Law Firm Takes Swipe at UK Gambling Commission
by Glenn Baird - May 20, 2020
The law firm, Mishcon de Reya has criticised the UKGC for the changes they have told operators in the UK to make to their responsible gambling regulations during the Covid-19 crisis.
The main focus of their criticism is that operators in the UK were not consulted before changes were made, something that would normally involve 3 months’ worth of negotiations before an agreement is met.
Mishcon de Reya refer to the Gambling Act, where it states that changes similar to these should involve warning and consultation and that because this did not happen many operators have struggled with “operational changes”.
Mishcon de Reya go on to state that the guidance should be just that and should not be made mandatory.
The Commission has stated that all operators in the UK should be tracking and monitoring the vulnerability of its customers, keeping a close eye on the potential of changes in financial circumstances in light of the Covid-19 crisis and ensure that they act accordingly if such circumstances do arise.
The measures that they feel should have been part of a consultation process are:
A constant review of the triggers that suggest vulnerability should be in play. Operators should be aware of increased gambling time and changing financial situations.
Sustained play of over 1 hour should now be considered a trigger of vulnerability, if it is not already and those customers should be interacted with.
New customers should have modified threshold triggers put into place, until a fuller picture of that customer has been formed.
Continual monitoring should be in place to identify changing patterns of play so that operators can identify patterns of play, spend or behaviours have changed in recent weeks.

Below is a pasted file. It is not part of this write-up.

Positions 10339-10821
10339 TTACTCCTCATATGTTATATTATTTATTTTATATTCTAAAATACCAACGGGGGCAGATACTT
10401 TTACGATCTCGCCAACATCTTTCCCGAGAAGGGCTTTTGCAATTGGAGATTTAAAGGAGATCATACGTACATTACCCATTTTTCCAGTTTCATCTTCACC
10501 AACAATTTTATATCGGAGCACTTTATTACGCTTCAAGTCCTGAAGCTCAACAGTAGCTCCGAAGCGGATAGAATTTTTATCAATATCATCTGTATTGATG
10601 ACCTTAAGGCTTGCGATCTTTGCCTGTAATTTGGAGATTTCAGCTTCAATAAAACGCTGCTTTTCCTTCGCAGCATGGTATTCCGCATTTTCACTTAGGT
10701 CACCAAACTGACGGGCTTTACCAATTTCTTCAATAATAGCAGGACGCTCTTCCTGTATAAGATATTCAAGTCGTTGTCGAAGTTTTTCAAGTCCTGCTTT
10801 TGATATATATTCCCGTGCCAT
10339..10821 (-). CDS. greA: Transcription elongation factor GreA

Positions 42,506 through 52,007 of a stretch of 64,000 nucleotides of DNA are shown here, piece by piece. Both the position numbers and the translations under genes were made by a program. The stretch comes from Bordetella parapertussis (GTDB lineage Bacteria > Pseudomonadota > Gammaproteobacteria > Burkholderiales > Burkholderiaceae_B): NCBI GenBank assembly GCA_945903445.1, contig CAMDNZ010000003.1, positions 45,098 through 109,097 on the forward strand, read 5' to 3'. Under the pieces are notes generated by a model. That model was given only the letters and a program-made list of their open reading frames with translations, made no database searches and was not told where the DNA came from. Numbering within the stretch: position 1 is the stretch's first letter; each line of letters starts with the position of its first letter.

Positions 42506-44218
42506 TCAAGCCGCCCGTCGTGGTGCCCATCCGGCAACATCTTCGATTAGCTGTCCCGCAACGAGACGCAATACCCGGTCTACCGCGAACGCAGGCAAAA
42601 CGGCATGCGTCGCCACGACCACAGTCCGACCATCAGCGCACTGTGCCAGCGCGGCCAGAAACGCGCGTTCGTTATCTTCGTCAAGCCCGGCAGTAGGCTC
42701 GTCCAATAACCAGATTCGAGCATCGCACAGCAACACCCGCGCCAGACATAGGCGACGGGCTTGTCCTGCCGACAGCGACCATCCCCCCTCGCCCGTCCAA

Regular affordability checks should be conducted on existing customers and if a concern is raised that customer should have their access blocked or limited until further checks have been conducted that suggest those blocks or limits can be lifted. If those checks suggest the customer is at risk then those blocks or limits should remain in place.
“Prevent reverse withdrawal options for customers until further notice.”
Any customers displaying vulnerable behaviours should not be offered any deals or bonuses.
A representative from Mishcon de Reya said: “Many will view these measures as further evidence of a strident regulator imposing more and more onerous restriction in the absence of evidence of increased problem gambling.
“However, the commission has long adopted a precautionary approach and while different interpretations can be made, the data does suggest increases in length of play and spend on certain products in some categories of consumer.
“For the time being, licensees should take steps to implement the new measures. In the current political climate and in the interests of potentially vulnerable consumers, the industry needs to continue to act responsibly and be seen to be doing so.”